This video has significant problems. Hanna Rosin notes that, though the final title card claims Roberts got over 100 catcalls, averaging one every six minutes, nearly every face shown harassing Roberts is brown. I’d go further. Nearly every shot features boarded-up windows, graffiti, and men idling curbside, classic emblems of poverty. A white woman wandered into blighted, predominantly brown neighborhoods and expected… what exactly? It’s a classic honey trap.
Worse, despite the editors’ focus on men acing loutishly, nearly every shot backgrounds men not catcalling her. If she got one-hundred come-hithers in a city of eight million people, then even just on the streets Roberts walked, that’s thousands of men notably not embracing the opportunity for misbehavior. So even if Roberts didn’t directly acknowledge the men around her, Bliss Creative gave them exactly what they wanted: attention.
I’ve written previously about feeling skeeved when men harass women. I received several e-mails after one incident put me permanently off Big Bang Theory. My story of “Nelson,” a middle-aged white guy, forcing his attentions on “Daniela,” a young Hispanic co-worker, resonated with several people. Apparently, we’ve all known somebody who treated women with such naked arrogance. Fellas, if you can’t recall anyone, take one solid look in a mirror.
Unfortunately, since writing that, I’ve noticed more complex interactions in play. While enough colleagues finally complained to force Nelson off the line, several other men treat Daniela largely the same. Many are senior technicians whose experience and skills make them difficult to replace. One machine operator, “Jack,” seems incapable of going an hour without flirting with Daniela, tickling her, attempting to startle her, and otherwise displaying sweeping Freudian behavior.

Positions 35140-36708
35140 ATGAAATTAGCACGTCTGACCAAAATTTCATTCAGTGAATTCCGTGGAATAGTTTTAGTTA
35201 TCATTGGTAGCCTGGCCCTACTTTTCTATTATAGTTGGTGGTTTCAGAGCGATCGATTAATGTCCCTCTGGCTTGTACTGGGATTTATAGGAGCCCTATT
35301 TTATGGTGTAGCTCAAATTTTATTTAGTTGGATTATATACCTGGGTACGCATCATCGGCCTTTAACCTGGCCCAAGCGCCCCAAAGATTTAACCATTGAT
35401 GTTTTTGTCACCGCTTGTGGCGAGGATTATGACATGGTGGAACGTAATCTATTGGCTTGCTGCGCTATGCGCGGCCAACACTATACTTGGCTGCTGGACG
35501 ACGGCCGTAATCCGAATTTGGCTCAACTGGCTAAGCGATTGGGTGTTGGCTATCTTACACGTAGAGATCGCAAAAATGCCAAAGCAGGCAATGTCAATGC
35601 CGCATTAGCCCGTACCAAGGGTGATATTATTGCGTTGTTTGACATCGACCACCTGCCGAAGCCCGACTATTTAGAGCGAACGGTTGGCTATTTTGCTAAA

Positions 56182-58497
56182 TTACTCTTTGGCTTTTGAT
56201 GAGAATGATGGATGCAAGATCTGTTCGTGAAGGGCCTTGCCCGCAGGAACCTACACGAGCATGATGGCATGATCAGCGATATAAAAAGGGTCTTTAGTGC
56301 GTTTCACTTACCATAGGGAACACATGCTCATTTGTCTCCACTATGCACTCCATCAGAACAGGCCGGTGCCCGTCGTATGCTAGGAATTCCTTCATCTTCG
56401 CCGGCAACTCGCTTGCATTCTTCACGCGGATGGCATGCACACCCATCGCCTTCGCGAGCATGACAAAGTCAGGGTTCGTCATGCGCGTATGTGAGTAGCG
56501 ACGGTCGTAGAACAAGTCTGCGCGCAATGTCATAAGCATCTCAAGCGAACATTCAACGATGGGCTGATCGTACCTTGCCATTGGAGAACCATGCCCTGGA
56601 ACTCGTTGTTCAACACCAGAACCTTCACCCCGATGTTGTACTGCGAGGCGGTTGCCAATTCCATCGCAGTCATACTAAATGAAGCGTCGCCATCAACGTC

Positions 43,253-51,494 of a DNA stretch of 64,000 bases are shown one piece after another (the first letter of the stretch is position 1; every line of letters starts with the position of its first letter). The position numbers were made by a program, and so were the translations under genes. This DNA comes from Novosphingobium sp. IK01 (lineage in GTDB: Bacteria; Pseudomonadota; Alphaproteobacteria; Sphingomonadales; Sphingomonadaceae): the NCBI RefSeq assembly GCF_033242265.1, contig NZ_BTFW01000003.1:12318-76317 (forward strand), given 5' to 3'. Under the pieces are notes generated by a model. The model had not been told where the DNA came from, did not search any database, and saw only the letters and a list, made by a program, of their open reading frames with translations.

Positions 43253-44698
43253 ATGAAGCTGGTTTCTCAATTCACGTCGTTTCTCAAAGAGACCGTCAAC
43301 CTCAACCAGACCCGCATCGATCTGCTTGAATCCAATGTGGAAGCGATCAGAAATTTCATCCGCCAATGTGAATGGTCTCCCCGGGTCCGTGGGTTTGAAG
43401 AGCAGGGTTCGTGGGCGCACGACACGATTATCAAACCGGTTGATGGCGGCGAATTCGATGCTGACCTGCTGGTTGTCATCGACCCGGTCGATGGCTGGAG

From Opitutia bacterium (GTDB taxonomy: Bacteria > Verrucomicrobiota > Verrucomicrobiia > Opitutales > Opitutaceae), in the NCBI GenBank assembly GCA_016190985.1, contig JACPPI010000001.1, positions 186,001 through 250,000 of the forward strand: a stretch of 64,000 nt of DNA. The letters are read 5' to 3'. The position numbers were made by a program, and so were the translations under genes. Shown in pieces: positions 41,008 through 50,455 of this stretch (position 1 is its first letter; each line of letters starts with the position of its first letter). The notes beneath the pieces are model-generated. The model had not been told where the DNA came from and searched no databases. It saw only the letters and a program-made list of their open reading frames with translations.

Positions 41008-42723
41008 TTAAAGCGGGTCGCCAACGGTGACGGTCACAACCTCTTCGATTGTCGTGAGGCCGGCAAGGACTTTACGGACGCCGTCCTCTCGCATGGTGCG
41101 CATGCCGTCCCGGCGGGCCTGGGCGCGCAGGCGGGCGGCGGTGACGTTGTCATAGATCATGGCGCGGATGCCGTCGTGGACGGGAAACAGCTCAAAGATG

You’d think they were old buddies. I wholly cannot understand Daniela’s response, given her visible antipathy toward Nelson. There’s literally no difference between how Jack treats Daniela, and how Nelson treated her, except how she responds. Nelson’s attempts to gain Daniela’s attention merited disdain; Jack’s attempts merit reciprocation. Therefore, the only discernable difference between Nelson and Jack, is that Nelson can’t take a hint.
On a personal note, I’ve tried talking to Daniela. No matter what I say, I get monotone two- and three-word responses. I’ve finally given up.
Perhaps economic class matters. Nelson, a fellow peon, has little to offer Daniela, while Jack can offer networking opportunities to climb the company ladder. (We’re emphatically not a meritocracy.) But consider the three responses Daniela’s shown. Jack and Nelson both tried to put the make on her. She responded to one positively, one negatively, for reasons I cannot spot. I tried showing her respect and talking to her like an adult; she received me with indifference.
I never particularly realized, until it happened to a woman I care about, how much time and effort women invest daily in avoiding seual harrassment, degradation, and rape. I have every sympathy with Shoshana Roberts and her message, even if I question aspects of its presentation. So when I see women creating incentives for continued misbehavior, I feel physically queasy. Yet my response matters little; the behavior continues unabated.
Who knows how many men who didn’t harass Shoshana Roberts thought they were showing her respect? Yet all attention accrued to men showing active disrespect. By that criterion, acting loutishly achieves the desired goal. Maybe I’d get Daniela’s attention if I behaved like an asshole. But even thinking that way makes me sick to my stomach, it so thoroughly contravenes my constitution and the way my momma raised me.
If women’s attention is the desired reward, oafish conduct seems to work. If women want harassment to stop, they must first subvert this reward system.